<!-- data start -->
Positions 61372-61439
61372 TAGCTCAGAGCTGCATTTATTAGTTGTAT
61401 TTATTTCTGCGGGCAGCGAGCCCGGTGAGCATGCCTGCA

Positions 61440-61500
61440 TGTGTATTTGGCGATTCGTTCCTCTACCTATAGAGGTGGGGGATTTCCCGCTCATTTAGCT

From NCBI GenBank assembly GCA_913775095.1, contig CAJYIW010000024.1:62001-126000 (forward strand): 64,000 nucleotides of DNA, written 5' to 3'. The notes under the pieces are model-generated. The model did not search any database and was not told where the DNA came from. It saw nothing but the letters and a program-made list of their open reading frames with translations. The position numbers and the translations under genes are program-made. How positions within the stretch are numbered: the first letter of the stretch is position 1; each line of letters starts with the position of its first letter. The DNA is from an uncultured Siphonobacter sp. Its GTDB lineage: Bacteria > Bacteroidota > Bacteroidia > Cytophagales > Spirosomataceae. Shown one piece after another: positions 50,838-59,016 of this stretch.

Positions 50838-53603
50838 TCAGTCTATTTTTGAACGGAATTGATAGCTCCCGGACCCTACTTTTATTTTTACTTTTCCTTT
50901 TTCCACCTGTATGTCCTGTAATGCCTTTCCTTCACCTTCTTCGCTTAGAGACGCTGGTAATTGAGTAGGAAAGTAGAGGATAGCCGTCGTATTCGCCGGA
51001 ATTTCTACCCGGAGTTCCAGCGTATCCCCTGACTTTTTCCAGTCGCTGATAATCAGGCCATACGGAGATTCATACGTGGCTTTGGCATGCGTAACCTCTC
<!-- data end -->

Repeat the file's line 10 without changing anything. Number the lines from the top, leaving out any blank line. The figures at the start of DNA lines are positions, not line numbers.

51001 ATTTCTACCCGGAGTTCCAGCGTATCCCCTGACTTTTTCCAGTCGCTGATAATCAGGCCATACGGAGATTCATACGTGGCTTTGGCATGCGTAACCTCTC